10 Canadian Universities And Colleges That Fully Embraced Legal Weed And 10 That Banned It Completely
Some schools are more open then others.
Now that weed is legal, Canadian universities and colleges are quickly introducing policies and programs in response. Across the country, weed regulations are different depending on which province you are in and it turns out schools are no different.
There have been a number of different reactions to legal weed whether it's banning smoking of any kind, creating designated weed areas, or like these 10 schools embracing weed with new cannabis inspired classes.
1. Niagara College, Ontario
Their Commercial Cannabis Production Program is Canada's first full post-secondary program on producing legal weed.
2. Kwantlen Polytechnic University, BC
BC is considered the cannabis hot spot of Canada so it's not surprising that this school has an online course called Cannabis Career Training.
3. McGill University, Quebec
McGill is working on a new cannabis cultivation diploma program that expected to launch next year.
4. New Brunswick Community College
At multiple New Brunswick campuses, you can take a 12-week course in medical cannabis cultivation.
5. Loyalist College, Ontario
This school not only has an 8-month cannabis science program but also has an advanced weed lab to conduct research.
6. University of Ottawa, Ontario
Taking a different approach than other schools, UOttawa is adding Cannabis legal courses to their law school to keep up with new legislation.
7. St. Francis Xavier University, Nova Scotia
St. FX has entered a multi-year partnership with THC Dispensaries to give students extensive on-the-job training in weed production.
8. Ryerson University, Ontario
As part of their continuing education programs, this Toronto school now teaches the Business of Cannabis, with the appropriate course code CZEN 420.
9. College of the Rockies, British Columbia
There's another online cannabis course in BC. This one is a 27-week program to certify Cannabis Retail Specialists.
10. Olds College, Alberta
This intensive program in cannabis production includes four online courses and hands-on experience working with weed growing companies in Alberta.
While students at those schools have a chance to dive into the business and production side of marijuana, other schools in Canada have taken a different route.
As is their right, some campuses in Canada have banned marijuana altogether and these 10 schools are only some of them.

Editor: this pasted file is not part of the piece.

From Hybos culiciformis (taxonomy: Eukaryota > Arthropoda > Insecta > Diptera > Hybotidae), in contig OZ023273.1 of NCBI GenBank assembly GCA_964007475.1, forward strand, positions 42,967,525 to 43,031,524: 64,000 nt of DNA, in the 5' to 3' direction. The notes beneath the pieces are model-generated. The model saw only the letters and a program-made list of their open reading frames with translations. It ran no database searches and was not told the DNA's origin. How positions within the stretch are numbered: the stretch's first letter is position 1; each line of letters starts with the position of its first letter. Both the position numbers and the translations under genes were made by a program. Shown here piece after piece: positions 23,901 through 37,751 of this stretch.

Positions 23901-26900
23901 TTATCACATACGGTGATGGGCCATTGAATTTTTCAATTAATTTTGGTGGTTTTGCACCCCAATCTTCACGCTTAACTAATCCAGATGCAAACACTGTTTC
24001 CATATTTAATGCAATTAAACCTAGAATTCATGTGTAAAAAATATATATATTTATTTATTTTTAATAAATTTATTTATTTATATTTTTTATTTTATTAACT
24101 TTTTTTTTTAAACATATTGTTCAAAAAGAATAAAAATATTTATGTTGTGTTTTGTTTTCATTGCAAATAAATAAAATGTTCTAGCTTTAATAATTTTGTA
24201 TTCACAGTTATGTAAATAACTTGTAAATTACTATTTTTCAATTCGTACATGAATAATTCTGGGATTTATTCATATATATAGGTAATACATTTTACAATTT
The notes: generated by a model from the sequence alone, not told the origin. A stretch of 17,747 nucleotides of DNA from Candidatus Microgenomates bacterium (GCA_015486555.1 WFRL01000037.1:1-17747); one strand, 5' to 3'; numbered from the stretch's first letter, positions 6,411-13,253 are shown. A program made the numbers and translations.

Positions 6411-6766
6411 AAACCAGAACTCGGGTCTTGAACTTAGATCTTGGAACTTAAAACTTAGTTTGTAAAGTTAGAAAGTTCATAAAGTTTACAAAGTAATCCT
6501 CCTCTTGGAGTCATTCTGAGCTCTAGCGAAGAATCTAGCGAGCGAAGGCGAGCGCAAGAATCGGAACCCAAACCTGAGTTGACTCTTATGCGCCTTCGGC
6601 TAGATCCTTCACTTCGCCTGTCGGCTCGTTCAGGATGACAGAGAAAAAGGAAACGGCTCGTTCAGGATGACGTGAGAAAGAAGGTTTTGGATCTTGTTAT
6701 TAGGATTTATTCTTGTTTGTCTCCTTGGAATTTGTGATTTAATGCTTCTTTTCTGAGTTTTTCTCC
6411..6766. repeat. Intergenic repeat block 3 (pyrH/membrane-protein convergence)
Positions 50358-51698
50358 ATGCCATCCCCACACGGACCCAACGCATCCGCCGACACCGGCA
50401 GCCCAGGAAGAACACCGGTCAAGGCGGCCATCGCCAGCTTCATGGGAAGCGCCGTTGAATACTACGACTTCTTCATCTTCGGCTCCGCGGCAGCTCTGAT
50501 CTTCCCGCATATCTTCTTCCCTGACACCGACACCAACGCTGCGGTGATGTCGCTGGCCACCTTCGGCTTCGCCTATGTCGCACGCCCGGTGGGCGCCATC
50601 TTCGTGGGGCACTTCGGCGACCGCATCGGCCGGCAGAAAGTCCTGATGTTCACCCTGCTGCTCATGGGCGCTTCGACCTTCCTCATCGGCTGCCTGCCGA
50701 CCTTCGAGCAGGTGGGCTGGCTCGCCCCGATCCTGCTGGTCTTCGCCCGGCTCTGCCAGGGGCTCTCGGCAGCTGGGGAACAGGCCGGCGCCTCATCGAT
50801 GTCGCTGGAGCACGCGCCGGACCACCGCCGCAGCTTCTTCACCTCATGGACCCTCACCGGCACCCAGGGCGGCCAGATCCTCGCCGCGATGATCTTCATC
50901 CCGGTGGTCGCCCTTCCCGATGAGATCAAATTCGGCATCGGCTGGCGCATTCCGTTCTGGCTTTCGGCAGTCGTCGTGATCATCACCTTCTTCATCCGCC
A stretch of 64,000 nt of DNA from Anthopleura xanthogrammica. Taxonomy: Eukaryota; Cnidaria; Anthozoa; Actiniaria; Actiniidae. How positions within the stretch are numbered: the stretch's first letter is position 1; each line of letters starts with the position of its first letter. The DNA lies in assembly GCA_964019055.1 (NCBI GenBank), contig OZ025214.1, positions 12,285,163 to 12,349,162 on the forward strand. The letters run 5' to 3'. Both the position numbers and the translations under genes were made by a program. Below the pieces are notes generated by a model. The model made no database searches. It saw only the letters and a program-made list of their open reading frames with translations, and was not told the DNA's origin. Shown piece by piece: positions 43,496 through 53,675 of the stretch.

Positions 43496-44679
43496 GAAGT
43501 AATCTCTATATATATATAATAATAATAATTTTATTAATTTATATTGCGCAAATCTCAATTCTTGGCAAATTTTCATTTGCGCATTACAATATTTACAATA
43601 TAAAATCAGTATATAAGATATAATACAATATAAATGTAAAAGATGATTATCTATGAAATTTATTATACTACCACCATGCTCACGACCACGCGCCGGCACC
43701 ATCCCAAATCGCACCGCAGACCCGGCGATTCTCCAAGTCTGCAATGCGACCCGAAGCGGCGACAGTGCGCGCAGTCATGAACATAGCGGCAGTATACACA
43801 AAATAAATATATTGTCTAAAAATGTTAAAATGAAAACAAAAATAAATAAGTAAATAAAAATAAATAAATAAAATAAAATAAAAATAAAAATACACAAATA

1. Memorial University, Newfoundland
They have been a smoke-free campus for 2013 and extended their policy to include cannabis.
2. Douglas College, British Columbia
They introduced their smoke-free policy, which includes weed, just in September, one month before legalization.
3. Dalhousie University, Nova Scotia
Dal has been smoke-free since 2003 and like other schools is extended that policy to weed.
4. McMaster University, Ontario
McMaster has been smoke-free longer than any other Ontario school so it's fitting that weed will be included in that ban.
5. University of Toronto, Ontario
In the heart of downtown Toronto, U of T has said that cannabis will be banned in campus buildings, residences, and on the grounds.
6. George Brown College, Ontario
As one of the more recent schools to ban smoking, George brown cracked down on smoking of any kind at the end of August this year.
7. Mohawk College, Ontario
They have already limited where students can smoke cigarettes on campus, but now they have banned marijuana altogether.
8. Carleton University, Ontario
Not only can you not grow or use weed on campus, but students living on residence also can't get it delivered there, meaning they're out of luck completely.
9. Algonquin College, Ontario
Algonquin College banned smoking of any kind on all of their campuses only weeks before legalization came into effect in Canada.
10. University of Calgary, Alberta
While students at this Calgary school are allowed to have a small amount of pot on them, they can't grow, use, or distribute it on campus.
These 10 schools who have banned cannabis only represent a sample of the universities and colleges who have also gone smoke or weed free in response to Canada's new weed legislation.
While more schools have banned weed than offering programs for it, with weed legalization being only a day old, there still remain a lot of possibilities for the future of cannabis education.